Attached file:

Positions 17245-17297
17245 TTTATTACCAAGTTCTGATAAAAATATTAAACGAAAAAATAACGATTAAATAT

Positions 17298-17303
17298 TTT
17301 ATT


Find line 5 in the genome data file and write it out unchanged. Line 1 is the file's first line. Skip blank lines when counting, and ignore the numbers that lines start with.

17301 ATT